A pilot from a special type of aircraft lands in Petaluma on Saturday, Sept. 21 for a presentation that is sure to be out of this world.
Space shuttle astronaut Rex Walheim will give a talk on his adventures in space at 2 p.m. at the Petaluma Municipal Airport as part of Airport Display Day.
Walheim, one of NASA's top astronauts, has flown three missions, STS-110, STS-122 and STS-135, which was the 135th and final mission of NASA's Space Shuttle Program. The mission was accomplished in 200 orbits of the Earth, traveling 5,284,862 miles in 12 days, 18 hours, 27 minuts and 56 seconds. A veteran astronaut, Walheim has logged more than 566 hours in space, including more than 36 hours of extra-vehicular activity (EVA), or spacewalk time.
"This is pretty awesome," said Tom McGaw of the Petaluma Area Pilots Association, which is co-sponsoring the event with History Connection of Petaluma. "These astronauts get requests for appearances by the thousands, but he decided to come to Petaluma."
Joe Noriel of History Connection, who is also the former president of the Petaluma Museum, was instrumental in securing Walheim's visit to Petaluma.
"Joe has developed connections with NASA over the years through the current and past astronauts that have spoken for programs at the Petaluma Museum," said McGaw. Walheim is also a Bay Area resident, so between that and Joe Noriel's relationship with NASA, we've been able to get Walheim to come. We're very excited about it."
"This will be a great opportunity for an out of this world experience," said Noriel. "It is significant Rex comes to Petaluma, which has such a rich aviation history with Fred Wiseman's first airmail flight in 1911."
Walheim's visit coincides with the Petaluma Airports monthly Airport Display day, which begins at 10 a.m. There will be a variety of antique and modern aircraft available for viewing, along with other aviation related exhibits.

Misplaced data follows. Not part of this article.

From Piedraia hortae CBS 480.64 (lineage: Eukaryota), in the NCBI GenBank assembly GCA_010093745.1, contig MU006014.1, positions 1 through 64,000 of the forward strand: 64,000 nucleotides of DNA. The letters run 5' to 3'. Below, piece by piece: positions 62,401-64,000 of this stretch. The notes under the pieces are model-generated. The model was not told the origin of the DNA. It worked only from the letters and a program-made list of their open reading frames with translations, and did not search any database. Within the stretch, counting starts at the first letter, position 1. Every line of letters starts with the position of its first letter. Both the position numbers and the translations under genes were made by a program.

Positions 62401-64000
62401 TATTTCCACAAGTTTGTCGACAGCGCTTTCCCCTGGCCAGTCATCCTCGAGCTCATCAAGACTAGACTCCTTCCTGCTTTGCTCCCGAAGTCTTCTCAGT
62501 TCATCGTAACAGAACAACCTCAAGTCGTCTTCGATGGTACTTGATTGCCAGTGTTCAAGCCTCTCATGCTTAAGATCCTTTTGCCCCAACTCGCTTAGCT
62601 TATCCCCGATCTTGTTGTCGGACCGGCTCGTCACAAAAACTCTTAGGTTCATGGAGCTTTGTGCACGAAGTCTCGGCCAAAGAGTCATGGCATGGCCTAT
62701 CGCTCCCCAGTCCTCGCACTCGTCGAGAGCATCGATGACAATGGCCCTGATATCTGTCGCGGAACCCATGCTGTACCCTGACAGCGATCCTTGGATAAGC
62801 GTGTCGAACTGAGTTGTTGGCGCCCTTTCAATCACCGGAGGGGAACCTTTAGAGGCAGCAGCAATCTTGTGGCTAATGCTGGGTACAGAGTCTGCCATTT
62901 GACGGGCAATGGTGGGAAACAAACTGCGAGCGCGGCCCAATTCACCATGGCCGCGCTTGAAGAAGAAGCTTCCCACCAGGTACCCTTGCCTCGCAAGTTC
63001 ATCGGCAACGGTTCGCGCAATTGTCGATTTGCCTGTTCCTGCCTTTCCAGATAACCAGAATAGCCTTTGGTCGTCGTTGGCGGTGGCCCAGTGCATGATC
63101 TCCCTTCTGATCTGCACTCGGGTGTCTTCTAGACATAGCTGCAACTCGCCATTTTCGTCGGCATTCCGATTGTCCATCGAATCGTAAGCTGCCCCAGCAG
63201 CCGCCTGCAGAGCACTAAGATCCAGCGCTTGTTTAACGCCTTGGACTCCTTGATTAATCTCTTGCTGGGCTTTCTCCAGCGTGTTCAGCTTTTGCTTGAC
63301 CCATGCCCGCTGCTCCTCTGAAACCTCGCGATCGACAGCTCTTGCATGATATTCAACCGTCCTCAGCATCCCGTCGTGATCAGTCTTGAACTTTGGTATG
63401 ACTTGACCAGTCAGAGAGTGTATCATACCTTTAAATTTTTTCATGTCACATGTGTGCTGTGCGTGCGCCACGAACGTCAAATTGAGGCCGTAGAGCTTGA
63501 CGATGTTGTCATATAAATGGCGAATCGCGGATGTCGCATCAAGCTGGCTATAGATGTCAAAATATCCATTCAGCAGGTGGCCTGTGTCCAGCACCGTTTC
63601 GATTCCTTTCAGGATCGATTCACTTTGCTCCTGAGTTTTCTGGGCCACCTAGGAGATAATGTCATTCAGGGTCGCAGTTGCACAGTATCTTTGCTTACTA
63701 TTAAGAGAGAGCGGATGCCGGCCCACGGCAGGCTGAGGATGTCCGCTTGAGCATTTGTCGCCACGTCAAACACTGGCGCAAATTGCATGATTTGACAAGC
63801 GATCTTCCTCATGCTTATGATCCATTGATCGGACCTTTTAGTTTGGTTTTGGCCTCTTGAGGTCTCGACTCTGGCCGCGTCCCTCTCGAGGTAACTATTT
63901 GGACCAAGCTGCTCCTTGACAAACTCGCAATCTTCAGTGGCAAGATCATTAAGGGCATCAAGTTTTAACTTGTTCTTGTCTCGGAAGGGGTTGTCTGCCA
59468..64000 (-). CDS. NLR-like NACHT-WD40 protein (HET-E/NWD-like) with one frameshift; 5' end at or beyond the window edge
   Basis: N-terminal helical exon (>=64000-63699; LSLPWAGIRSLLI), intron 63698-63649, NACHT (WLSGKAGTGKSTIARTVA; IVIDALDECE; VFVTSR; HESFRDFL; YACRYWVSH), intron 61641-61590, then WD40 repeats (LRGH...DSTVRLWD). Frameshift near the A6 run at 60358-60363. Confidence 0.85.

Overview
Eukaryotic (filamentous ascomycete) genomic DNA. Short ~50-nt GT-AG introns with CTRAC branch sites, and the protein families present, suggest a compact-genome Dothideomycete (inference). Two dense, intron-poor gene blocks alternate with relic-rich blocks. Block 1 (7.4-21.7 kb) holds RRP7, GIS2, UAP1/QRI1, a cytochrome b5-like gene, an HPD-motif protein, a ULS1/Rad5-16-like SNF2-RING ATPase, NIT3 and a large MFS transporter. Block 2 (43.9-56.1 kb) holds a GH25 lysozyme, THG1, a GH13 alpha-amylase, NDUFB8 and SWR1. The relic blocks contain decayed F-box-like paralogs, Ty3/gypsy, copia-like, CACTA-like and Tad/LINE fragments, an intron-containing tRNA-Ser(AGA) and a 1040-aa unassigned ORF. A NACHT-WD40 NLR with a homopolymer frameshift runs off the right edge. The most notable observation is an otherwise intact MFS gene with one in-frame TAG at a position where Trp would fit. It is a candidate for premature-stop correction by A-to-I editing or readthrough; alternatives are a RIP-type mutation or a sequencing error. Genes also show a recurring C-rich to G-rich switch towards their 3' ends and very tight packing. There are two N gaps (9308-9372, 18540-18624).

"People will have a chance to see some historic planes. Some of them are World War era biplanes." said McGaw. "Then we have some current models, as well as kit built airplanes the pilots built themselves. We have a FedEx plane that now flys in and out of our airport from Oakland to deliver packages, and it will be here on display, too."
Local flight schools, including the Petaluma Pilot Training Center, will have its state-of-the art next generation private airplanes available for viewing.
"The instrumentation on these is the same design and has the same equipment as a commercial airliner," said McGaw. "They use all flat screen displays and have computer-driven instrumentation as opposed to round gauges. They have GPS and can even download real-time sattelite data. Some of them even have terrain mapping, so you can get a virtual image of the terrain you're flying over. Very sophisticated stuff designed to make flying safer."
Walheim will arrive in Petaluma at 1 p.m., and then be escorted through downtown by the Petaluma Fire Department. The procession ends at the Petaluma Airport. The 2 p.m. presentation begins with representatives from the Petaluma City Council proclaiming Sept. 21 as "Astronaut Rex Walheim Day."
"Walheim will have a PowerPoint presentation and a short video clip to share. Then people will have a chance to meet and talk to him," said McGaw.